A 10- year-old child has been diagnosed with Juvenile diabetes mellitus (type 1 diabetes mellitus). This is a disorder of carbohydrate metabolism caused by insulin deficiency. The disease is often preceded by viral infection with inflammation of the beta cells of pancreas, but also exhibits genetic predisposition with a 40-50% concordance rate in monozygotic twins and clustering in families. Type 1 diabetes mellitus may be best described as a
A. Sex linked disorder
B. Congenital disorder
C. Sporadic disorder
D. Multifactorial disorder
E. Mendelian disorder
Answer- The correct answer is- D, Multifactorial disorder.
Many common diseases are caused by a combination of environmental factors and genetic factors, and are described as multifactorial diseases. Examples include- Diabetes mellitus, Heart attack, Schizophrenia, alcoholism etc.
Approximately one-third of the disease susceptibility of type 1 diabetes mellitus is due to genes and two-thirds due to environmental factors. (Figure)
The global incidence of type 1 diabetes is increasing (approximately 3% each year).This form of diabetes is immune-mediated in over 90% of cases and idiopathic in less than 10%.
Which environmental factor is responsible for the increased risk is not known. There have been a number of different hypotheses including infections with certain viruses (rubella, Coxsackie B4) and consumption of cow’s milk. None of these factors has so far been confirmed as the culprit.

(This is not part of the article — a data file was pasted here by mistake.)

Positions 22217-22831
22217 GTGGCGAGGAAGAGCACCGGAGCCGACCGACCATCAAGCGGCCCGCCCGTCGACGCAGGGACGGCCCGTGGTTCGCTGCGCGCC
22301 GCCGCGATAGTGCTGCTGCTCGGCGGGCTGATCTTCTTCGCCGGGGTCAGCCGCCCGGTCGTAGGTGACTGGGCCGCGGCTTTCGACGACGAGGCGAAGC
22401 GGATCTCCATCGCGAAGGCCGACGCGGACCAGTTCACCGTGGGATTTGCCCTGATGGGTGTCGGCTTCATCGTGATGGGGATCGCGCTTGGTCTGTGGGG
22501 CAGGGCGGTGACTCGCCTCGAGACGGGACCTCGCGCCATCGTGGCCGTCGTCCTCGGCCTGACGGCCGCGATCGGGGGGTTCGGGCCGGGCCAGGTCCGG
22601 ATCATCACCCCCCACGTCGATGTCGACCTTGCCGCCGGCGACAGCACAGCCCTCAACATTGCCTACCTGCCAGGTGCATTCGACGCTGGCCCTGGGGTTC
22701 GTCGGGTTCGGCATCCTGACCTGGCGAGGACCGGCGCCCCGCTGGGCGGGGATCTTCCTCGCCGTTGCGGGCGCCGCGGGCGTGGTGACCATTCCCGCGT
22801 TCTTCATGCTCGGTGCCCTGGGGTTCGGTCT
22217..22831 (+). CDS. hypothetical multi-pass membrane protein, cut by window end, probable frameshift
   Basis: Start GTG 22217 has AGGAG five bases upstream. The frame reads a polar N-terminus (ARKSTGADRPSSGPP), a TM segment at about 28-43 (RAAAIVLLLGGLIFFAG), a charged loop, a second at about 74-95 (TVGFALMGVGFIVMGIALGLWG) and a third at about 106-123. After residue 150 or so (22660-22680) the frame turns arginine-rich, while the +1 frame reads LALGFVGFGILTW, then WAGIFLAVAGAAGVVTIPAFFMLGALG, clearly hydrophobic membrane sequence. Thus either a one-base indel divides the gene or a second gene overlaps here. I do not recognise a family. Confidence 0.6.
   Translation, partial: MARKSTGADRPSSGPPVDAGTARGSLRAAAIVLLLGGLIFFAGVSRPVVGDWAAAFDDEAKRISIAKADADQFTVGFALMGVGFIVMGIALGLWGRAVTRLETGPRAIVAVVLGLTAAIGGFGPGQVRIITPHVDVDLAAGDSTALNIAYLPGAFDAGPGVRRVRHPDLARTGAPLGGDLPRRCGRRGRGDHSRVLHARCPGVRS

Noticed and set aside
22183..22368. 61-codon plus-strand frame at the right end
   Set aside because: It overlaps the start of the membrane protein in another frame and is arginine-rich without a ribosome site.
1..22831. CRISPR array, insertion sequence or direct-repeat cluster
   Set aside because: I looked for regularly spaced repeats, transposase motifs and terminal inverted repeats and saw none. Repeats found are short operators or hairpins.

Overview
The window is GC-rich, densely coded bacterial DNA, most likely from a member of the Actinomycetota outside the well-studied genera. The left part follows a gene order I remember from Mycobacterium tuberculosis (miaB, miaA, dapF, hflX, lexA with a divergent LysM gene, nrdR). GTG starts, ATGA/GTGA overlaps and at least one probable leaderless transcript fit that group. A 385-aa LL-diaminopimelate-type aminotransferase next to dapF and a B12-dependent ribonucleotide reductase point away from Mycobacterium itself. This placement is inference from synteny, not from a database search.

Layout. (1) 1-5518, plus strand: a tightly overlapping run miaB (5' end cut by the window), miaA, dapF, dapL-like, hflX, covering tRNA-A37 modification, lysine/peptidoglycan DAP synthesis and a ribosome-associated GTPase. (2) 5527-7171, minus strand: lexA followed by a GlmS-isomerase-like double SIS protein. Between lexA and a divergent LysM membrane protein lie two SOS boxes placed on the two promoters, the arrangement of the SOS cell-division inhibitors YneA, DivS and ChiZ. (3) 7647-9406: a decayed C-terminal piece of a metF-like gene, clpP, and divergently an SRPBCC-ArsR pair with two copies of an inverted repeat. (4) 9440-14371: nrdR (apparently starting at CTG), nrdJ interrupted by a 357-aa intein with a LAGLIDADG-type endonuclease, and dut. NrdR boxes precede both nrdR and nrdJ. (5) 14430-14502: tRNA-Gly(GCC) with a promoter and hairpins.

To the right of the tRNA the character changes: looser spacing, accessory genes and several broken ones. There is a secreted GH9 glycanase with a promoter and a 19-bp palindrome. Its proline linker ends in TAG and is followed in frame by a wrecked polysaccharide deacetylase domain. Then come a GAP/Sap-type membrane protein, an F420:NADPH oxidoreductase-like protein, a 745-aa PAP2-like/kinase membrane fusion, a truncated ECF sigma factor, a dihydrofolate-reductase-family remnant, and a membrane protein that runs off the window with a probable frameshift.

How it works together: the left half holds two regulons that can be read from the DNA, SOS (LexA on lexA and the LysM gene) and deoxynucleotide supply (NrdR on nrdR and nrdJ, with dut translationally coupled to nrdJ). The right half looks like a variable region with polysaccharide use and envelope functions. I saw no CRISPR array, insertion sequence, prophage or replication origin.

The autoimmune destruction of pancreatic β-cells leads to a deficiency of insulin secretion. It is this loss of insulin secretion (figure) that leads to the metabolic derangements associated with IDDM (insulin dependent diabetes mellitus) Less than 10% of subjects have no evidence of pancreatic B cell autoimmunity to explain their insulinopenia and ketoacidosis. This subgroup has been classified as “idiopathic type 1 diabetes” and designated as “type 1B.”
Children of diabetic parents are at increased lifetime risk for developing type 1 diabetes. A child whose mother has type 1 diabetes has a 3% risk of developing the disease and a 6% risk if the child’s father has it. The risk in siblings is related to the number of HLA haplotypes that the sibling shares with the diabetic parent. If one haplotype is shared, the risk is 6% and if two haplotypes are shared, the risk increases to 12–25%. The highest risk is for identical twins, where the concordance rate is 40–50%. This percentage of genetically identical monozygotic twins who share this trait of diabetes mellitus provides a measure of the genetic contribution to the etiology.
As regards other options in the question
- Sex linked disorders predominantly occur in males or females, in contrast to the equal distribution in males and females in type 1 diabetes mellitus.
- Congenital disorders are present at the time of birth, in contrast to type 1 diabetes mellitus which usually presents during childhood.
- Sporadic disorders have no genetic predisposition and do not cluster in families except by chance or through similar environmental exposure.
- Mendelian disorders are completely determined by the genotype of an individual, and exhibit 100 % concordance in identical twins.